Eco-friendly ponds provide unique film opportunities at Assembly Studios
DORAVILLE, Ga. (Atlanta News First) - No detail has gone unnoticed when building Assembly Studios, with many aspects serving multiple purposes.
As one takes a cruise around the grounds, plenty of things are sure to catch the eye, including the water features.
While the two ponds may simply seem like decorative enhancements, they are actually serving an eco-friendly purpose and creating yet another opportunity for some movie magic!
At Assembly, people can be transported to New York, New Orleans or even the middle of the ocean. That’s thanks to some innovative design by landscape architects Bob Hughes and Chris Mutter of HGOR.
“We think of this as another additional studio out here,” Hughes said, referring to the two-acre pond site just beyond the studio gates.
Atlanta News First got an early look ahead of the opening before it was filled with water.
“We are standing on the bottom of what will be three feet of water for a wet fountain, which is also going to be referred to as a wet stage. It’s a filmable environment,” explained Mutter, showing the features. “They can put blue screen or green screen around this environment. We can feel like we’re in the middle of the Pacific Ocean, filming on a battleship!”
For those who think that sounds impossible, consider the fact that scenes from the iconic film “Jaws” were filmed in only two feet of water! Also, actors were in a swimming pool for some of the most iconic moments of “Titanic.”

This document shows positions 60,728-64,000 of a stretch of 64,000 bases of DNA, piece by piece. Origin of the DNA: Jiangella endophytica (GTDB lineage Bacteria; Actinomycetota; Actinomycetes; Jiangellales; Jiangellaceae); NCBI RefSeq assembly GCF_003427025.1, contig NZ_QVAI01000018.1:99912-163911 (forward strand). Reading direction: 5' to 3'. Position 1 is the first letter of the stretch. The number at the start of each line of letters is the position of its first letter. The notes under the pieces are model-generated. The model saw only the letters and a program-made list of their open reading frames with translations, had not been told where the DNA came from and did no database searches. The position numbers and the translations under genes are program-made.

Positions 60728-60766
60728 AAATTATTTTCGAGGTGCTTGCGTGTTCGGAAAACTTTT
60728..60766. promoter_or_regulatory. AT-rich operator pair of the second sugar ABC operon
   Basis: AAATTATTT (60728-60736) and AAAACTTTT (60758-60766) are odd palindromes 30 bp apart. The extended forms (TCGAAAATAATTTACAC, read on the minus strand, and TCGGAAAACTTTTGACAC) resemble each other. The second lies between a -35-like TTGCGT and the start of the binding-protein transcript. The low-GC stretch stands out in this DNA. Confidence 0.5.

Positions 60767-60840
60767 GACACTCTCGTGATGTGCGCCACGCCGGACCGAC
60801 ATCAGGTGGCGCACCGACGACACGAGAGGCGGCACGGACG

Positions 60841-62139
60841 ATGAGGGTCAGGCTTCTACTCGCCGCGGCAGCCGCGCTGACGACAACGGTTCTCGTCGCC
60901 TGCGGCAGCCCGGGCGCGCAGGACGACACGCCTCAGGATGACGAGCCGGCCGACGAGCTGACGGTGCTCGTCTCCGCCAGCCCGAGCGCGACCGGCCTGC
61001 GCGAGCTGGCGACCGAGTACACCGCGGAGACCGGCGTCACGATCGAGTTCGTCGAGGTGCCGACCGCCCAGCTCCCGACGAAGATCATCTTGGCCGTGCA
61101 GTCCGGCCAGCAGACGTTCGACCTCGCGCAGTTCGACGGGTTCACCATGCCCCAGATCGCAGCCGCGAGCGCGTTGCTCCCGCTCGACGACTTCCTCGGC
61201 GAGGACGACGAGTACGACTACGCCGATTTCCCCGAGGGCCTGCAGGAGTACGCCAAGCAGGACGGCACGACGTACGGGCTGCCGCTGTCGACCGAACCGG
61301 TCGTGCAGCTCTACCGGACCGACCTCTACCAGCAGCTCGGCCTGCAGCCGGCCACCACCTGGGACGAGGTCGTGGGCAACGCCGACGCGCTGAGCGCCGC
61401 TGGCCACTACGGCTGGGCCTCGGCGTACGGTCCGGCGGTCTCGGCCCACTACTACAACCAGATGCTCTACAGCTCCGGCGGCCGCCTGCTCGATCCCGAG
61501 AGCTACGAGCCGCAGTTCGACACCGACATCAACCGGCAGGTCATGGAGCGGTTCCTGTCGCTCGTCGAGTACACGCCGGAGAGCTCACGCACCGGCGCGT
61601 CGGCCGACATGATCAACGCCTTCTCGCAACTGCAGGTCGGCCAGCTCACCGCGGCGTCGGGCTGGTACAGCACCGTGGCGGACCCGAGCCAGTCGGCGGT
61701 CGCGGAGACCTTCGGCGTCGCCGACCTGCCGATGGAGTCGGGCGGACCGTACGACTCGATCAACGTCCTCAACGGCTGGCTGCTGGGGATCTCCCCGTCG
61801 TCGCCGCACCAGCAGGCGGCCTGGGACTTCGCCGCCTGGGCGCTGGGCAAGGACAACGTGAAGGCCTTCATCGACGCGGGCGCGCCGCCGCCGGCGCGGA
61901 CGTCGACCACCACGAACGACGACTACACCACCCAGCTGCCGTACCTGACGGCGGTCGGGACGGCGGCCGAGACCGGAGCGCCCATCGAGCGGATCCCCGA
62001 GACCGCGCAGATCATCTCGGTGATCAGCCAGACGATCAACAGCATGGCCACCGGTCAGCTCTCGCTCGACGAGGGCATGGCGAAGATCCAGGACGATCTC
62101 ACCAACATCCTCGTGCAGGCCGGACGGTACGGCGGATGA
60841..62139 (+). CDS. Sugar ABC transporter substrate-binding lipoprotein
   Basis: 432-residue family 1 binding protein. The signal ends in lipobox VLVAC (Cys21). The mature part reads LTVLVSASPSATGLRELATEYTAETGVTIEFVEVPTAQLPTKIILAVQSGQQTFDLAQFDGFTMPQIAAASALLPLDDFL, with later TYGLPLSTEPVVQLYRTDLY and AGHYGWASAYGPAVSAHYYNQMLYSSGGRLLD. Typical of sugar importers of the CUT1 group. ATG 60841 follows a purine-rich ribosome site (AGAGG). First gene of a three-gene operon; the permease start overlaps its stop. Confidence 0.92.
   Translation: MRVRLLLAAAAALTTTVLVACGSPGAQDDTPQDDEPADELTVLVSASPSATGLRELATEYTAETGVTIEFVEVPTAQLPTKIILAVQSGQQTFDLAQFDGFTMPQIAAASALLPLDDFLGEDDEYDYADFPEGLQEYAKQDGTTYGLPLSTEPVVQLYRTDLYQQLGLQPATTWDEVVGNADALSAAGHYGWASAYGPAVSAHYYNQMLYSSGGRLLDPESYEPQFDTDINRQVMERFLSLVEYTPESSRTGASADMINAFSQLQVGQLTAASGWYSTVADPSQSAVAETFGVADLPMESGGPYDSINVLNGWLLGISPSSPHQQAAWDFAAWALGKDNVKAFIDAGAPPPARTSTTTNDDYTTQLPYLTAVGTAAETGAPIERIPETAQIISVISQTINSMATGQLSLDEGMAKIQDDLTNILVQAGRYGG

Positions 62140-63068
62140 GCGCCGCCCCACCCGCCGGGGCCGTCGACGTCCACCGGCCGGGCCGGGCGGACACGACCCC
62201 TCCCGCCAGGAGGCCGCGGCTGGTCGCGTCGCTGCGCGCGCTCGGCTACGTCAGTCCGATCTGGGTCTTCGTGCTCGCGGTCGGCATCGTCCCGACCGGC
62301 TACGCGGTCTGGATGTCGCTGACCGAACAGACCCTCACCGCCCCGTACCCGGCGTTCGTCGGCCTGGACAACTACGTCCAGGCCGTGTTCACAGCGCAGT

To film a scene with water, crews would normally have to go to Lake Lanier or Lake Allatoona, where parts of the Netflix show “Ozark” were filmed, for example.
At Assembly Studios, they do not even have to leave the property to achieve some of those same shots.
“Let’s do as much as we can here so that we don’t have to go through the time and cost to go somewhere else to create those things that are important in a movie,” said Hughes.
As exciting as the cinematic potential is, the ponds also serve an important environmental function.
“It’s a way of really dealing responsibly with the water — collecting it, encouraging infiltration, water quality and purification,” Mutter explained.
One of the retention ponds is on studio property, and the other, which is four acres in size, is in the public Assembly Commons park.
They are designed to capture stormwater for about 55 acres of the expansive property. Each can hold about six or seven feet of water before it’s slowly released into the Nancy Creek watershed and the Chattahoochee River.
The water is filtered naturally by aquatic plants called pickerelweed.
“We’re out to create great places for people,” Hughes said. “Places that produce sound return on investment and have a stewardship ethic for future generations.”
It is an important project with an innovative undertaking.
“I can’t say I’ve done a mixed-use development quite like the Assembly,” said Mutter. “But I can also say, confidently, I don’t think there is another mixed-use development quite like the Assembly!”
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